A Comprehensive Guide to Prominent IoT Protocols
There is presently a colossal move to connect just about any object to a network or server in order to aid the transfer of data that would give us an insight into their functionalities and improve them. This summarizes the whole purpose of IoT that is currently sweeping across various industries. Interestingly, IoT primarily involves the enabling of devices to establish connectivity, which in turn permits communication. Hence, the technology heavily depends on connectivity standards and protocols specially designed for various devices and which basically fuels the IoT ecosystem.
As expected, the influx of IoT-related innovations has had an explosive impact on the number of protocols available to engineers. In this guide, we will take a look at some of the prominent connectivity protocols in the IoT space.
MQTT (Message Queue Telemetry Transport)
MQTT is generally regarded as a lightweight message protocol for devices with low power and memory specifications. The protocol allows the collection of data from electronic devices. And since it enables the subscriber-publisher- broker component model, it constantly verifies the authorization of entities having access to the network.
Bluetooth is commonly used in mobile devices as a short-range wireless connectivity protocol. The popularity of this protocol, particularly in the IoT space, reached an unprecedented high with the introduction of Bluetooth Low-Energy (BLE). The protocol is essentially useful for IoT applications as it boasts of scalability that integrates seamlessly with devices. Like the MQTT, BLE is a low power consuming protocol and it is not suitable for transferring large streams of data.
Data Distribution Service (DDS) is more of a powerhouse IoT protocol, which enables a real-time machine-to-machine connection. The protocol introduced by Object Management Group (OMG) boasts of scalable functionalities that seamlessly work as cloud platform connectivity protocol or as a data communication protocol in low-footprint devices.
WiFi has continued to play an important role in IoT-related designs because of its fast data transfer capacity as well as its ability to transfer large streams of data. Apparently, integrating the WiFi standard 802.11 into a device, allows it to send as much as hundreds of megabytes per second. However, the major limitation of this communication protocol lies with the low power efficiency registered in some IoT-related applications.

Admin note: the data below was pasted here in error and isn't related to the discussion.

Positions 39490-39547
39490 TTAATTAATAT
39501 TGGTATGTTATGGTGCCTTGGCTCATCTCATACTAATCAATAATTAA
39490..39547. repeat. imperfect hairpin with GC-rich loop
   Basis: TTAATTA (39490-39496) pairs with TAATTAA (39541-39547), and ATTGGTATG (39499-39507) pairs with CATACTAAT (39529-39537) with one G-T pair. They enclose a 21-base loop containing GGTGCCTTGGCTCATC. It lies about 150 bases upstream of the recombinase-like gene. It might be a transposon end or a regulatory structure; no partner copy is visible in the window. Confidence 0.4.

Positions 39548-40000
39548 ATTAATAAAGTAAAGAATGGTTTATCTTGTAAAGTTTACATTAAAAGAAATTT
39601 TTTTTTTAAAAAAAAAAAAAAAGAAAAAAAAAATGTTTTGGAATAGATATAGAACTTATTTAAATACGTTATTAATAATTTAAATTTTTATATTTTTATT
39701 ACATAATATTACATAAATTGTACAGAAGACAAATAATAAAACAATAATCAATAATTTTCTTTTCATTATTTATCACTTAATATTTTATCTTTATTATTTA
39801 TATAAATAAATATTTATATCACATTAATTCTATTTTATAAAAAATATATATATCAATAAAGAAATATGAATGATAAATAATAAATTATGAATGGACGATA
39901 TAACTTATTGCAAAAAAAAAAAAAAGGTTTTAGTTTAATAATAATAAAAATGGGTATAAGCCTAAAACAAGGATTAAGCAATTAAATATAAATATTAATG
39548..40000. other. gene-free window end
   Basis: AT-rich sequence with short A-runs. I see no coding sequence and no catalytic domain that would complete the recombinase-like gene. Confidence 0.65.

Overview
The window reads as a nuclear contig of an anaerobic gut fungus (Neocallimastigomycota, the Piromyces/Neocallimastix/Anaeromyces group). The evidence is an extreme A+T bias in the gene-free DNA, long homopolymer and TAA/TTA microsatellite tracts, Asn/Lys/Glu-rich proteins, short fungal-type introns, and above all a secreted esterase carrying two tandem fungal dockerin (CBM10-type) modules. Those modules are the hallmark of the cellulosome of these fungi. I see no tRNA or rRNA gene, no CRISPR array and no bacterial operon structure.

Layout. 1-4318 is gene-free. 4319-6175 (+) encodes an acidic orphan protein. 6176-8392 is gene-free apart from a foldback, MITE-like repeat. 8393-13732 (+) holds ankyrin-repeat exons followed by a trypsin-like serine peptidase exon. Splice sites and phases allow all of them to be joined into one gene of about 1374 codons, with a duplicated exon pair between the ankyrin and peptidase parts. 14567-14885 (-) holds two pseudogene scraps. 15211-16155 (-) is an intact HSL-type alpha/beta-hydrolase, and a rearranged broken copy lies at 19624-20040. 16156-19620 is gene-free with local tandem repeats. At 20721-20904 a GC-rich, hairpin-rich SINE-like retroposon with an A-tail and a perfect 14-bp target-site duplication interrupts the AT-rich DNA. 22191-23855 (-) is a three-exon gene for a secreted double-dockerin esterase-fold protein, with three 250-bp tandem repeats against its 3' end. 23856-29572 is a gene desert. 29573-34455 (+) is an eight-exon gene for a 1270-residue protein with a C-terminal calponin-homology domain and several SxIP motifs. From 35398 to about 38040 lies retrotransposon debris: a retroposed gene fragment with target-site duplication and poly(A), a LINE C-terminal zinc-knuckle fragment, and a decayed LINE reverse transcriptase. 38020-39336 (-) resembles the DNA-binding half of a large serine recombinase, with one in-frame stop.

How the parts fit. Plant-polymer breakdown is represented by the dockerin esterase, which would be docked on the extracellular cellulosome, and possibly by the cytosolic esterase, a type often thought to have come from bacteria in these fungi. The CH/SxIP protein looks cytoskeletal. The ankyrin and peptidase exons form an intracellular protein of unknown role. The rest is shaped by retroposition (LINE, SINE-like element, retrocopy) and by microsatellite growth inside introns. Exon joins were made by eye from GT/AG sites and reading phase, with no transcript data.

Like the Bluetooth and MQTT, the Zigbee is a lower power consuming protocol as well as a small data transfer enabler. The Zigbee 3.0, unlike the other two protocols, however, is most suitable for industrial applications.
Advanced Message Queuing Protocol (AMQP) is an international standard that primarily functions as a messaging protocol for middle-ware ecosystems. The protocol follows three processes which include the logging of messages in queues, storing them till they are ready for processing, while the last, establishes the relationship between the previous two processes.
Cellular devices have protocols that allow communications over a longer range of networks. This is made possible with the availability of cellular communication networks like the GSM, 3G, 4G and the newly introduced 5G. Although this protocol facilitates a high rate of data transfer, it is often costly and power inefficient to sustain this level of connectivity. Instead, cellular is more effective in lower data transfer sensor-based applications.
As earlier mentioned in this post, the successful implementation of IoT globally depends on the innovation, as well as the efficacy, connectivity protocols proffer to manufacturers. Already, we have experienced major leaps in this space and the protocols listed above are some of the most engaged IoT protocols.